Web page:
In his will the deceased has left the flat to his “former flatmates”. Like my own brother he was dead for two weeks before he was found, so the flat needs some cleaning up. We see a group photo which shows the seven main characters as they were when they first moved in.
Jack wants to run a sort of island of egalitarianism where people do not have exclusive relationships – but he imposes his own rules, such as no one being allowed to sleep with anyone else for more than three nights.
There are arguments and difficulties, especially with Victor, a young black man who does not exactly fit into Jack’s ideas of how he should deal with the racism in the society of the time. Jack’s father is a Tory MP who does not approve of his son’s way of life, but subs him when he has an overdraft.
Some of the atmosphere really brought back memories for me, especially the songs. Things like “King of the Road”, “You Really Got Me” and “The Times They are A-Changin'” playing in the background made me feel as if I was back in those times, on the edge of history almost. We thought we were about to have a revolution with a whole new way of living and relating to one another, a sense of community, looking to “equality in the bedroom”.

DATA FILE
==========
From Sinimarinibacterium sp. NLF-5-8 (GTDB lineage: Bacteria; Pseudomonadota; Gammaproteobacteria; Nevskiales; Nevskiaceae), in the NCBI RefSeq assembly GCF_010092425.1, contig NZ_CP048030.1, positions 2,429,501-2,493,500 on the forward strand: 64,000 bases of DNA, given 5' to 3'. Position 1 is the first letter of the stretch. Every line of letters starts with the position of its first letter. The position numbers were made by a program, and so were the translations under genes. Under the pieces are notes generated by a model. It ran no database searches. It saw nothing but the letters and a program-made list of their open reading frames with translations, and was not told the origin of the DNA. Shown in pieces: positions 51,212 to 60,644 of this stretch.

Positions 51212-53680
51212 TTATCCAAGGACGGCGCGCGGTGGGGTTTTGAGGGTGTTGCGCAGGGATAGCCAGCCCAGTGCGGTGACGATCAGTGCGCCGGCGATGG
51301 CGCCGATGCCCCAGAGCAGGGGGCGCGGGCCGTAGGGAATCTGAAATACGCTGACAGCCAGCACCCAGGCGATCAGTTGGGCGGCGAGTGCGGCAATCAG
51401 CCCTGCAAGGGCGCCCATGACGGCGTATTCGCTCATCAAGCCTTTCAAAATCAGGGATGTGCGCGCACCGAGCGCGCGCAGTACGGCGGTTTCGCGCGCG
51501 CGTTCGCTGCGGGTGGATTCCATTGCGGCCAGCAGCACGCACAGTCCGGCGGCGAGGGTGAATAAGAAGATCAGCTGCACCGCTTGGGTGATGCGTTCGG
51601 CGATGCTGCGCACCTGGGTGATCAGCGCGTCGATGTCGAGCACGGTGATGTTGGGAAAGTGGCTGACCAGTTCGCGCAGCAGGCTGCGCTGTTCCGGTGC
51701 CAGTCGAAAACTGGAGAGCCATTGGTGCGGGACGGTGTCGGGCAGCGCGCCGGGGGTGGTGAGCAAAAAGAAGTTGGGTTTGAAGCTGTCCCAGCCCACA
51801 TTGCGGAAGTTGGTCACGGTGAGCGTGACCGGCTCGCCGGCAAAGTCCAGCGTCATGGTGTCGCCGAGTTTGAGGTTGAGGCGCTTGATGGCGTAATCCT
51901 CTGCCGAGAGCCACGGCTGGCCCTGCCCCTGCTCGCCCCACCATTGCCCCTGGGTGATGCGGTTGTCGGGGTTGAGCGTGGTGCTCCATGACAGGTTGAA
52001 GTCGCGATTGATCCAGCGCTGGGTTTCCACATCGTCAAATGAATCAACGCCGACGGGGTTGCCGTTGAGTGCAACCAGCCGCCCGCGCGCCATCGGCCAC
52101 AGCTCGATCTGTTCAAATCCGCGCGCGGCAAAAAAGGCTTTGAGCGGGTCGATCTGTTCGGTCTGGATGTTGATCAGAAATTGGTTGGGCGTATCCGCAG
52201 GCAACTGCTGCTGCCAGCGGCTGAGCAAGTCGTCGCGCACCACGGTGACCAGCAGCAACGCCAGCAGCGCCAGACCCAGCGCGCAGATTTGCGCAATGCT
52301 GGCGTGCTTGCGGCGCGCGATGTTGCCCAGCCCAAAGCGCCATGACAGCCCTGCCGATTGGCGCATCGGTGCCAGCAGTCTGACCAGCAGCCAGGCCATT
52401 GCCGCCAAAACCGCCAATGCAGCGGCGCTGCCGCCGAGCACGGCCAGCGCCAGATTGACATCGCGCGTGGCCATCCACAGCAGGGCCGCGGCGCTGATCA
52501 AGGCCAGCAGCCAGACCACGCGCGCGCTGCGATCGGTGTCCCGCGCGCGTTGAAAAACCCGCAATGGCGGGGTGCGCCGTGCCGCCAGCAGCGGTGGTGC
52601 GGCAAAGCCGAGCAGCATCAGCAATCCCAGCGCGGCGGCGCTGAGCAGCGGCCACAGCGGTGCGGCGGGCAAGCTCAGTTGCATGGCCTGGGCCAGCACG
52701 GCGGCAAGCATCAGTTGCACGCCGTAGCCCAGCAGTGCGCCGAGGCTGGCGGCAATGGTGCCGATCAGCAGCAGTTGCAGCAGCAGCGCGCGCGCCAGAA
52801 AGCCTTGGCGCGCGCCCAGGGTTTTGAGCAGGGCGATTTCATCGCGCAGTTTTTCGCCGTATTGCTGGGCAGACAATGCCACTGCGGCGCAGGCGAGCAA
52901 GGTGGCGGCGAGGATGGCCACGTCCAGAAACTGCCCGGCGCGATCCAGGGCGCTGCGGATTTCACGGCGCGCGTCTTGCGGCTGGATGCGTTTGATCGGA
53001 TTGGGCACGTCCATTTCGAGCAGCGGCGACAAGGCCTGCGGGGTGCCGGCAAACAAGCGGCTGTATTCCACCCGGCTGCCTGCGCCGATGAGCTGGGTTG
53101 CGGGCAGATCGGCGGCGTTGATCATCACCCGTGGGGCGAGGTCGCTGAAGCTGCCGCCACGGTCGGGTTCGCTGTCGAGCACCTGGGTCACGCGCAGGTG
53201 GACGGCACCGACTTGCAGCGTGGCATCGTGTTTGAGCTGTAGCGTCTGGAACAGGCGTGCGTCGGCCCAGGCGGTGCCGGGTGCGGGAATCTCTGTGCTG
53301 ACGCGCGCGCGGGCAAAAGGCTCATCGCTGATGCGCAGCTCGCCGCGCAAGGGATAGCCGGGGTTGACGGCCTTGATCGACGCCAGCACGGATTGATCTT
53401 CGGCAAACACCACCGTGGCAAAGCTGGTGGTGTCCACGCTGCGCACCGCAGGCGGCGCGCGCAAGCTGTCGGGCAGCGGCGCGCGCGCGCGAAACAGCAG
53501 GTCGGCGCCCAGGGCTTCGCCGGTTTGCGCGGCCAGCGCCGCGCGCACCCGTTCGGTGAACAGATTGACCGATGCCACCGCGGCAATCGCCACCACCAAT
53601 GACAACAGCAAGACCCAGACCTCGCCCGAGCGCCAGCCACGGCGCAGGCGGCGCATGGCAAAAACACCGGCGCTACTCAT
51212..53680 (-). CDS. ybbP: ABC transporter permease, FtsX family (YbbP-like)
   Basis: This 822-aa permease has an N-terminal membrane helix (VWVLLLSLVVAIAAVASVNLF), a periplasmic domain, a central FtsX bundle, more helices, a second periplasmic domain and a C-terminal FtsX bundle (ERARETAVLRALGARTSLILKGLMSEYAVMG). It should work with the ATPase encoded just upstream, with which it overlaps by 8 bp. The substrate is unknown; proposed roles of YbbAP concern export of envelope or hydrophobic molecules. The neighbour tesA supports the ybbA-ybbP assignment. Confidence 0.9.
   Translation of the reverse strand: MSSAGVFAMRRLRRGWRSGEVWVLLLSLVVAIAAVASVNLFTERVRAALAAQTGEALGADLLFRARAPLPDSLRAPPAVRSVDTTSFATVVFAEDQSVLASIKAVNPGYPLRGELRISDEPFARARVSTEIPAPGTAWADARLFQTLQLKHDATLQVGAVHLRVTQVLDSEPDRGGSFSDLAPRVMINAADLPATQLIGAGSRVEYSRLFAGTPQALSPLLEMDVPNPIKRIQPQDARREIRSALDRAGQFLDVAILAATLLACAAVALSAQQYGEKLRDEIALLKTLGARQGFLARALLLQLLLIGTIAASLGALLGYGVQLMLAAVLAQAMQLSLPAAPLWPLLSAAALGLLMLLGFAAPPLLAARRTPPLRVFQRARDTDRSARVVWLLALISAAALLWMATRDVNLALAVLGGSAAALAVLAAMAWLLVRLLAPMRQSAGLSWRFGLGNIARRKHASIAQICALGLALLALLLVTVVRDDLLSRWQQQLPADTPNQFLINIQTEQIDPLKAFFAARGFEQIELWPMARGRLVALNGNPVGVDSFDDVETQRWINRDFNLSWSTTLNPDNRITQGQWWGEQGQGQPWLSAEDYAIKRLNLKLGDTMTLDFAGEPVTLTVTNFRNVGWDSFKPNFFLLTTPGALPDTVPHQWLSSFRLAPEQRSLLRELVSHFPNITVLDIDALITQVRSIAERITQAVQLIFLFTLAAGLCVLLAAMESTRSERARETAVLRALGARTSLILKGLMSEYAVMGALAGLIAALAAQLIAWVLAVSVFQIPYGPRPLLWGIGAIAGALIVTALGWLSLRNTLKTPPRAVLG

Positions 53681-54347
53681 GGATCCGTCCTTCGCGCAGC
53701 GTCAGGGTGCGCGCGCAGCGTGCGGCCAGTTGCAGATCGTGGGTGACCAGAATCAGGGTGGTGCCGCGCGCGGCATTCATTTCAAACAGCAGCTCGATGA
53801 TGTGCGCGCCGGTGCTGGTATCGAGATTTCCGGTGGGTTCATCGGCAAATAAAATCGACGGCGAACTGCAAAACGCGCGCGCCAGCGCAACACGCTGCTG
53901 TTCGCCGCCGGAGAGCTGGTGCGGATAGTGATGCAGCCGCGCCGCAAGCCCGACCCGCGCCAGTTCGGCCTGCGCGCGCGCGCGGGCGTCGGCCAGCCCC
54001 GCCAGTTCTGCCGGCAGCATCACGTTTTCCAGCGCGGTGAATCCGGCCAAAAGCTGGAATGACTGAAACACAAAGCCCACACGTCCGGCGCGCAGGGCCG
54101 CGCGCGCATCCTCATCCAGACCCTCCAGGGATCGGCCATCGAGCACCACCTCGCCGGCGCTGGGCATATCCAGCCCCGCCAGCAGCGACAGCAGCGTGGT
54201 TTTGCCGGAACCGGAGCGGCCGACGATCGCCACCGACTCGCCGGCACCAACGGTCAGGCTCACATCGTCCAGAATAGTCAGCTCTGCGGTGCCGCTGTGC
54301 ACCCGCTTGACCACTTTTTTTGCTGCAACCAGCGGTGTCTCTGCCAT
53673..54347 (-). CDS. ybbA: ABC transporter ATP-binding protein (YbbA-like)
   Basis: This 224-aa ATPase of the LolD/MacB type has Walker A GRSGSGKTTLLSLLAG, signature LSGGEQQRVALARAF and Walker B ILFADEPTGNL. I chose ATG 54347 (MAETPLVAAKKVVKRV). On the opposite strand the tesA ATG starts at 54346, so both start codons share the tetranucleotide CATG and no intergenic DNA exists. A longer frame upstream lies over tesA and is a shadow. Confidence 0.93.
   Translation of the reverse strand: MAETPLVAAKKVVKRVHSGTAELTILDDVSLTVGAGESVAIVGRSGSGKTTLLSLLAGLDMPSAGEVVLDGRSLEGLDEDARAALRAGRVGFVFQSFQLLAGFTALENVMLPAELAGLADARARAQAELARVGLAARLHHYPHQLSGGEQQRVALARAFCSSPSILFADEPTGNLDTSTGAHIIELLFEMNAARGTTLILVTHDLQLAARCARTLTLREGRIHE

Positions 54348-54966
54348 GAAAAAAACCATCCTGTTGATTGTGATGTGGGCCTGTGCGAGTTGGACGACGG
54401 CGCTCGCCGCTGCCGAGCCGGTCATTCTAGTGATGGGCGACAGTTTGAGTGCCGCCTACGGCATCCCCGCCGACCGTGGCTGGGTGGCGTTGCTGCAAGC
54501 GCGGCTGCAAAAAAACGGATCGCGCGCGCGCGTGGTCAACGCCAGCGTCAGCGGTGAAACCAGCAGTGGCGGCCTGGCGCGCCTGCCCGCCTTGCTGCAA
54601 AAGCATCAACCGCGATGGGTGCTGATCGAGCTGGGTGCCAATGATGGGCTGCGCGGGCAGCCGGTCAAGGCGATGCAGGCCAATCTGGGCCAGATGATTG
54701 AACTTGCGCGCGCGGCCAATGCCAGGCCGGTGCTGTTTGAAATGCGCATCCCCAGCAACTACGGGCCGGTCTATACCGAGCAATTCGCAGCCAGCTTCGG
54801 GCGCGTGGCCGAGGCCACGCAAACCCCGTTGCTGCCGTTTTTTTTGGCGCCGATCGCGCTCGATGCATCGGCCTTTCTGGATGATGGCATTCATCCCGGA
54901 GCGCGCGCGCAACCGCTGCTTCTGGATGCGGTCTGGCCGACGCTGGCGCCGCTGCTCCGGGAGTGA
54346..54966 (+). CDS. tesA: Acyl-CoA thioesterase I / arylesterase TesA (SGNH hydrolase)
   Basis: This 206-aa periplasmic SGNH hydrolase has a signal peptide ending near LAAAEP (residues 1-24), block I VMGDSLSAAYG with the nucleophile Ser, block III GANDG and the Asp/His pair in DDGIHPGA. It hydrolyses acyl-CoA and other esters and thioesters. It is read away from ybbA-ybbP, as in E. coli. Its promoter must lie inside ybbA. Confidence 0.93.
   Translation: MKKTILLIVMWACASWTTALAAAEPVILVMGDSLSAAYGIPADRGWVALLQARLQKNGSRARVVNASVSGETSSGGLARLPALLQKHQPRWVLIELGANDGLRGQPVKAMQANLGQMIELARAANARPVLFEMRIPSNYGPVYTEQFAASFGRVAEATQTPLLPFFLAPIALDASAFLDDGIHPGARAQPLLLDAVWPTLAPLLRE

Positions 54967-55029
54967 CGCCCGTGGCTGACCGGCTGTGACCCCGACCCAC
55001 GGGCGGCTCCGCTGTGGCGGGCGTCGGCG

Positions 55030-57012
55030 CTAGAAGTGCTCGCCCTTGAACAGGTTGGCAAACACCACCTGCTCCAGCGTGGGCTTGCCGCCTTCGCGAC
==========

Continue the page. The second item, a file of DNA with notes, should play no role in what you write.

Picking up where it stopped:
Drugs like LSD and cannabis also seemed to lift everyone above the ordinary mundane dreariness of existence. And the older generation didn’t approve, which made it all the more exciting.
By the second episode we are plunged vividly into the demonstrations against the Vietnam War and also see the heartache caused by an unwanted pregnancy after one of the young women has sex with a man who is in a kind of “open relationship” with one of the others. She has an abortion procured by someone who “helps” women in her situation. But when she is knocked down during a demo she does actually abort, when she thought there was nothing left. I was gripped by this time and hope the series develops as it promises.
White Heat concludes in April. Once broadcast, episodes are available to watch on BBC iPlayer.
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